Highest Order Electromagnetic Transmission Observed

Highest Order Electromagnetic Transmission Observed
Highest Order Electromagnetic Transmission Observed - APS/Carin Cain

The gamma-ray emission of an iron isotope shows signs of an unusual "sixth order" electromagnetic transition that could open new avenues for nuclear model testing.

The ground and excited states of an atom's nucleus are similar to those of the atom's electrons. The nucleus can also emit photons, usually at gamma-ray wavelengths, as it changes between different states. Low-order transitions (dipolar and quadrupolar), which can be defined as the emission of oscillating dipoles or quadrupoles, are the easiest to see among these transitions, categorized by their "multipolarity". The higher the rank, the less likely transitions become and their names become more complex. The highest-order transition ever recorded was the fifth-order transition, also known as triacontadipole.

Recently, Alan John (AJ) Mitchell of the Australian National University and colleagues presented convincing evidence for sixth-degree transition. (hexacontatetrapole).

In tests on iron-1970 in the 53s, the hexacontatetrapol transition showed signs of occurrence for the first time. (53Fe). These tests detected a weak photon emission at 3041 keV that was not caused by a lower-order transition. However, these investigations could not rule out the possibility that the weak signal was caused by a summation artifact, in which a series of low-energy photons hit the detector simultaneously and recorded as a single high-energy photon.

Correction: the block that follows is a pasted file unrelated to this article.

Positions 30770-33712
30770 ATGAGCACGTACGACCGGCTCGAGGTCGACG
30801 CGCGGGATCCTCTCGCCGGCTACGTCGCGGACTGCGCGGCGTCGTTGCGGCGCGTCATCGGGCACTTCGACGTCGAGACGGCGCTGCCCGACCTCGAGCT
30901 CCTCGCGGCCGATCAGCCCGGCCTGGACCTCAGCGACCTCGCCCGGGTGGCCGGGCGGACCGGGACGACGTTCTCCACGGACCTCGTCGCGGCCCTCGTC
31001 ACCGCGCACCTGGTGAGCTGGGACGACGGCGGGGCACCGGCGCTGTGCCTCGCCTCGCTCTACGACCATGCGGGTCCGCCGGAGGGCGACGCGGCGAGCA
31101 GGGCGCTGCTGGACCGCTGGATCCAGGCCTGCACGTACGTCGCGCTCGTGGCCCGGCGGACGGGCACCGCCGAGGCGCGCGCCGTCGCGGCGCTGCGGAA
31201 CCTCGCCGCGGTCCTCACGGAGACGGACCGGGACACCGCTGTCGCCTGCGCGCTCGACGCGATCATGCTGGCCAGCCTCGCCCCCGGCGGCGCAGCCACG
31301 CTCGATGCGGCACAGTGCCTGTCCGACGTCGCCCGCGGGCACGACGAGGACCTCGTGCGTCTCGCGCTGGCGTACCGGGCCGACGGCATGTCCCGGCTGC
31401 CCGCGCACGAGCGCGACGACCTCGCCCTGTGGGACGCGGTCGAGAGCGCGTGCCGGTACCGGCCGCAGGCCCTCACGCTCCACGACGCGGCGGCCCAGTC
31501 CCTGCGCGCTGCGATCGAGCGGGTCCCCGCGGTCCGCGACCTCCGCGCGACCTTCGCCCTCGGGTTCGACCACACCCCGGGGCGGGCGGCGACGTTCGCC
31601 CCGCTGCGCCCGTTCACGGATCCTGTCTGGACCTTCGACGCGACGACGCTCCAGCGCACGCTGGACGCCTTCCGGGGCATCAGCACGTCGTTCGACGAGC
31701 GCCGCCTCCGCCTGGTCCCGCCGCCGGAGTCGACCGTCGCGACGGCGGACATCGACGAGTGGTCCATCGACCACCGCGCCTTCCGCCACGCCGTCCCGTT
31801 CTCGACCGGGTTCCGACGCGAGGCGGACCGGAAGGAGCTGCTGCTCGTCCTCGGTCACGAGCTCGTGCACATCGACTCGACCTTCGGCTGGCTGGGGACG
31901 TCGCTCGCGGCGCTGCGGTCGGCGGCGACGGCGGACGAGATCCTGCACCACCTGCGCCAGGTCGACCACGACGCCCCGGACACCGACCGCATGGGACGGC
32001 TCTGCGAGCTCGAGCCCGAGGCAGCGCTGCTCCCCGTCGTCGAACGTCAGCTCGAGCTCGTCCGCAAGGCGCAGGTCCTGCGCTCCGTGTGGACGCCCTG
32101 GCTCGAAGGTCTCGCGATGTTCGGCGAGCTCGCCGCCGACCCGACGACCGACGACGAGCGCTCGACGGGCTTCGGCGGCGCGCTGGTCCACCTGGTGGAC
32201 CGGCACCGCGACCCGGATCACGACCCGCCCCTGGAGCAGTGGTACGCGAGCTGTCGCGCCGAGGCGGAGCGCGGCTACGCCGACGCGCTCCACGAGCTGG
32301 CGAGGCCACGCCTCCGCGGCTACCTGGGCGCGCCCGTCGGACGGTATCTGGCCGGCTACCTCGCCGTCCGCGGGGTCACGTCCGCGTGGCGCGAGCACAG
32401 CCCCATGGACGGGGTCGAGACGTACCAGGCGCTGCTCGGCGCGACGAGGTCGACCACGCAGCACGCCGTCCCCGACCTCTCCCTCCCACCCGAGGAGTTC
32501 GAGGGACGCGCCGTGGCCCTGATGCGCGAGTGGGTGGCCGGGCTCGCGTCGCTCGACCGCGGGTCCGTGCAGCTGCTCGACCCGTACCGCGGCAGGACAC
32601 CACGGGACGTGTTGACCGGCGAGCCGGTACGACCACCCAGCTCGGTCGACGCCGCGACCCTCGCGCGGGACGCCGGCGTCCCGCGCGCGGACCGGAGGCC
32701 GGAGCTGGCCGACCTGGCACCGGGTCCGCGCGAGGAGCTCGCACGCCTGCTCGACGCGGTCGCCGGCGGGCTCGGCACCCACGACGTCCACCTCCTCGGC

To solve the problem, Mitchell and colleagues used high-sensitivity gamma-ray spectroscopy studies on excited 53Fe isomers generated in a heavy ion accelerator. By transferring the data to the models, they showed that the aggregation contributed little to the 3041-keV line, proving that the transition was of the sixth order. In addition to developing characterization of the energies and powers of the fourth and fifth order transitions, the team also measured the intensity of this transition. According to Mitchell, “these data provide a unique way to test nuclear shell models” because high multipole transitions are fundamentally different from low-order ones.

Source: physics.aps.org/articles/v16/s47

Günceleme: 25/03/2023 14:26

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